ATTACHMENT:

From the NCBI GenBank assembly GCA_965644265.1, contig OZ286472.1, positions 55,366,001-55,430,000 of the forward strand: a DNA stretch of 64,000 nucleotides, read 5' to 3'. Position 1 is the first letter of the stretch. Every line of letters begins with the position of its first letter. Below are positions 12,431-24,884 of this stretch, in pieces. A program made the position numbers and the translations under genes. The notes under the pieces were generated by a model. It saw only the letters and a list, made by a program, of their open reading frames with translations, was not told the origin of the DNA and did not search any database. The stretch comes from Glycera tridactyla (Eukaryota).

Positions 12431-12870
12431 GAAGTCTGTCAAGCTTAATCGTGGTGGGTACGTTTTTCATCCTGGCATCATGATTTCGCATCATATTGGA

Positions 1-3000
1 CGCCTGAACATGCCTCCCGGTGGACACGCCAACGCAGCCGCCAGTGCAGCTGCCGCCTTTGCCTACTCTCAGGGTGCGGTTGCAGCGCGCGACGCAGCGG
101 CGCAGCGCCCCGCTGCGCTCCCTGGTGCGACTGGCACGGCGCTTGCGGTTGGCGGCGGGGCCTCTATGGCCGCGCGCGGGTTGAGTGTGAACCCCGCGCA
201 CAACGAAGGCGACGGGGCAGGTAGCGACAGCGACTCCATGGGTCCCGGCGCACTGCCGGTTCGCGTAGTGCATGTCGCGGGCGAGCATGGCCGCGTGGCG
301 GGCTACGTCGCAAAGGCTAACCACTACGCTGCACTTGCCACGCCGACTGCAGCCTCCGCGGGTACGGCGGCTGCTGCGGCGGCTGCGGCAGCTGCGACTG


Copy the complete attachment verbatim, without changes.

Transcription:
From the NCBI GenBank assembly GCA_965644265.1, contig OZ286472.1, positions 55,366,001-55,430,000 of the forward strand: a DNA stretch of 64,000 nucleotides, read 5' to 3'. Position 1 is the first letter of the stretch. Every line of letters begins with the position of its first letter. Below are positions 12,431-24,884 of this stretch, in pieces. A program made the position numbers and the translations under genes. The notes under the pieces were generated by a model. It saw only the letters and a list, made by a program, of their open reading frames with translations, was not told the origin of the DNA and did not search any database. The stretch comes from Glycera tridactyla (Eukaryota).

Positions 12431-12870
12431 GAAGTCTGTCAAGCTTAATCGTGGTGGGTACGTTTTTCATCCTGGCATCATGATTTCGCATCATATTGGA

Positions 1-3000
1 CGCCTGAACATGCCTCCCGGTGGACACGCCAACGCAGCCGCCAGTGCAGCTGCCGCCTTTGCCTACTCTCAGGGTGCGGTTGCAGCGCGCGACGCAGCGG
101 CGCAGCGCCCCGCTGCGCTCCCTGGTGCGACTGGCACGGCGCTTGCGGTTGGCGGCGGGGCCTCTATGGCCGCGCGCGGGTTGAGTGTGAACCCCGCGCA
201 CAACGAAGGCGACGGGGCAGGTAGCGACAGCGACTCCATGGGTCCCGGCGCACTGCCGGTTCGCGTAGTGCATGTCGCGGGCGAGCATGGCCGCGTGGCG
301 GGCTACGTCGCAAAGGCTAACCACTACGCTGCACTTGCCACGCCGACTGCAGCCTCCGCGGGTACGGCGGCTGCTGCGGCGGCTGCGGCAGCTGCGACTG